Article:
Date: 29 May 2019
Source: Fox News [edited]
A New Hampshire man required treatment for rabies after a bat reportedly hiding in his iPad case snuck out and bit him last week; and now he hopes his ordeal will help educate others about the dangerous disease. The 86 year old man said he had been using his tablet for about an hour before the critter popped its head out and nipped him.
"It felt like a little bee sting," he told WMUR.com. "And I looked, and the bat was coming out of here, between the cover and the back of the pad. And then I got up, still squeezing it, which I'm sure he wasn't happy about, and I took him outside." [byline: Alexandria Hein]
[These articles should prove rabies virus can be harbored in many animals, both domestic and wild. The 2nd article gives some excellent advice: Vaccinate your pets against rabies. Keep the vaccine up to date.
All domestic animals, including dogs, cats, horses, cattle, and other livestock such as sheep and goats need a vaccination against rabies. If humans have any contact, however limited, with animals, then the animal needs a rabies vaccine to protect the animal and the person.
While there are procedures for human beings having been bitten by a rabid animal, or a suspected rabid animal who cannot be tested, these same protocols are slightly different for exposed animals.
Human beings need to have the wound cleaned and dressed. An individual will likely need to receive post exposure prophylaxis. For people who have never been vaccinated against rabies previously, post-exposure anti-rabies vaccination should always include administration of both passive antibody and vaccine. The combination of human rabies immune globulin (HRIG) and vaccine is recommended for both bite and non-bite exposures, regardless of the interval between exposure and initiation of treatment. People who have been previously vaccinated or are receiving pre-exposure vaccination for rabies should receive only vaccine.
Adverse reactions to rabies vaccine and immune globulin are not common. Newer vaccines in use today cause fewer adverse reactions than previously available vaccines. Mild, local reactions to the rabies vaccine, such as pain, redness, swelling, or itching at the injection site, have been reported. Rarely, symptoms such as headache, nausea, abdominal pain, muscle aches, and dizziness have been reported. Local pain and low-grade fever may follow injection of rabies immune globulin.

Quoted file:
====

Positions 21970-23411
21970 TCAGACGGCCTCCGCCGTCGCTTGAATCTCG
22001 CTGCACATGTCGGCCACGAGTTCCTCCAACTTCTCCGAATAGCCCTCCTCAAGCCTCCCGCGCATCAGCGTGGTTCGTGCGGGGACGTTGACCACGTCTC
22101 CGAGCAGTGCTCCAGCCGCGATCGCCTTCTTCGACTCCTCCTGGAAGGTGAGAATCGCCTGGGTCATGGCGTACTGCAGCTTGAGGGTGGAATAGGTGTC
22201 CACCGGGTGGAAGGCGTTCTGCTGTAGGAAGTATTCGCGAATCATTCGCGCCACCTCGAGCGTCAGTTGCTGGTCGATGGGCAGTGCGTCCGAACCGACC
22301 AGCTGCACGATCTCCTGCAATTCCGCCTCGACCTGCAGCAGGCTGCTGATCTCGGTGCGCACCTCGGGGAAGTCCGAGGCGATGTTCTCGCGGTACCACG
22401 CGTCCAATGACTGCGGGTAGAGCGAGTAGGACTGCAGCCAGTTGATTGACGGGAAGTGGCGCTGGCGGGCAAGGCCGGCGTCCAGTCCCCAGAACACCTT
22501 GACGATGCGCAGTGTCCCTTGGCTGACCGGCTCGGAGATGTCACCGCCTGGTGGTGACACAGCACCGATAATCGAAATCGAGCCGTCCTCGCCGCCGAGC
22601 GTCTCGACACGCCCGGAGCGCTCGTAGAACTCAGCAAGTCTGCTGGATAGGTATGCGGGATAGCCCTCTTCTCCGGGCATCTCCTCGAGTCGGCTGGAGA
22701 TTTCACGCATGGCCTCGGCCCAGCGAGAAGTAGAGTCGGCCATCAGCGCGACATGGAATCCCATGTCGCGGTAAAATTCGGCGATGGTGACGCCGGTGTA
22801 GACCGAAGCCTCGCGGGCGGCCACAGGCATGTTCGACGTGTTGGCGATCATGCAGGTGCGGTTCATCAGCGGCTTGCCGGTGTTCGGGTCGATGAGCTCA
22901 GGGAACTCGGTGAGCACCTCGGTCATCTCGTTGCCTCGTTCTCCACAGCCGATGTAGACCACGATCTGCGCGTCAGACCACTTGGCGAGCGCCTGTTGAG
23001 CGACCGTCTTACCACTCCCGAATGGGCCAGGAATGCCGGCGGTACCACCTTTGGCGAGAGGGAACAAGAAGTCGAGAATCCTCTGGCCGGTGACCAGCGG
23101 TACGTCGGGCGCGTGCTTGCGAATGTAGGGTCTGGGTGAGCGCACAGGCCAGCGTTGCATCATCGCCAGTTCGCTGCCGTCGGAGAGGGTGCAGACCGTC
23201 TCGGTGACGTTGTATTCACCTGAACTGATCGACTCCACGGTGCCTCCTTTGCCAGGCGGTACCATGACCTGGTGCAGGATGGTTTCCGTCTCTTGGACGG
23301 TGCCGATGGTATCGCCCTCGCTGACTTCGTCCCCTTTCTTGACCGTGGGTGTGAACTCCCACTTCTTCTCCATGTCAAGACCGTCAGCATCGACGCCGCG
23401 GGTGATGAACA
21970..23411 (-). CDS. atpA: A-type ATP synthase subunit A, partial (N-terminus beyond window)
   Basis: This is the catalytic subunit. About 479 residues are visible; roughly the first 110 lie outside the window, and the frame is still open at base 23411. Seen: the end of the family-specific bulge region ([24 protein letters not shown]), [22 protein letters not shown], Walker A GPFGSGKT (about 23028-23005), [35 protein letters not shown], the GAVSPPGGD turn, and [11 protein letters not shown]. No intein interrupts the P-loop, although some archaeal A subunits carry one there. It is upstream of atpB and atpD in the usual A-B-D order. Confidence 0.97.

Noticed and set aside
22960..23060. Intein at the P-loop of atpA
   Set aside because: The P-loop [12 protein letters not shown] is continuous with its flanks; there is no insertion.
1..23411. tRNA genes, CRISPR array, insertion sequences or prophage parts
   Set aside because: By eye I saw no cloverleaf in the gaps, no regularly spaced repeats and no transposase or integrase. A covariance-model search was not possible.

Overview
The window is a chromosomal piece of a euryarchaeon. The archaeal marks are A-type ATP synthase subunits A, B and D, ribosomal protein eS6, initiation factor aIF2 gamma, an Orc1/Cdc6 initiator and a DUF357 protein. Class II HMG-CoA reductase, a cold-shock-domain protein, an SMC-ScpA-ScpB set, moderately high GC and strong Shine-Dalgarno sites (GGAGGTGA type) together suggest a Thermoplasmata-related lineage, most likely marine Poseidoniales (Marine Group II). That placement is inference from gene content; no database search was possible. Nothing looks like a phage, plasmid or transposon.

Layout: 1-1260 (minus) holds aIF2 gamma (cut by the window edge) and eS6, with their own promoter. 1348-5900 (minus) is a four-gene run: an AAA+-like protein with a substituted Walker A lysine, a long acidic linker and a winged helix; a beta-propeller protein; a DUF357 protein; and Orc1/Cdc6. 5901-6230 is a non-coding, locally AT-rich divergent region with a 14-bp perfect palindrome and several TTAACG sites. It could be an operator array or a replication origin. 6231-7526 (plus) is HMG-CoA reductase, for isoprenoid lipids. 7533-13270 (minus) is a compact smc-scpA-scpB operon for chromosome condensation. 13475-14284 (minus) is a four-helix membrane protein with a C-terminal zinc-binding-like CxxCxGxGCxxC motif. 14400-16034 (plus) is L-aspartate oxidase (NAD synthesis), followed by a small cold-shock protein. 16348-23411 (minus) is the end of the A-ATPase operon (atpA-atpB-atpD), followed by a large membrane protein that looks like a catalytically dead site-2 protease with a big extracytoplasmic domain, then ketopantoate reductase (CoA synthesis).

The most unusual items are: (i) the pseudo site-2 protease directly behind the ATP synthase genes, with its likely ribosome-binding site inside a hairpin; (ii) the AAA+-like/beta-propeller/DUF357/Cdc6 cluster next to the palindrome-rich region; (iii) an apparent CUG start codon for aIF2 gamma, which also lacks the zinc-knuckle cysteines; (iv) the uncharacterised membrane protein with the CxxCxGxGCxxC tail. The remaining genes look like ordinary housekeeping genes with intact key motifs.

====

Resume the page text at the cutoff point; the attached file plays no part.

The vaccine should be given at recommended intervals for best results. Talk with your doctor or state or local public health officials if you will not be able to have the shot at the recommended interval. Rabies prevention is a serious matter, and changes should not be made in the schedule of doses.
People cannot transmit rabies to other people unless they themselves are sick with rabies. The prophylaxis you are receiving will protect you from developing rabies, and, therefore, you cannot expose other people to rabies. You should continue to participate in your normal activities.
Rabies post-exposure prophylaxis consists of a dose of human rabies immune globulin and rabies vaccine given on the day of the exposure, and then a dose of vaccine given again on days 3, 7, and 14.
If a person has previously received post-exposure vaccinations or received pre-exposure vaccinations, only 2 doses of vaccine (on the day of exposure and then 3 days later) are needed. Human rabies immune globulin is not required. Your doctor and local health department will be able to guide you through the process; <https://www.cdc.gov/rabies/medical_care/index.html
However, animals who have been vaccinated will need their wounds cleaned and cared for. They will be re-vaccinated and, depending upon the specific state, are likely to be quarantined for a period of time. If the bitten animal has not been vaccinated, the animal is likely to be euthanized, as it presents a risk of rabies to its owners.
The lesson is to keep your animals vaccinated. Check with your veterinarian regarding your state and county law on frequency of vaccination for your pets. Pets include dogs, cats, horses, cattle, and other animals you have contact with. - ProMED Mod.TG]
[HealthMap/ProMED maps available at: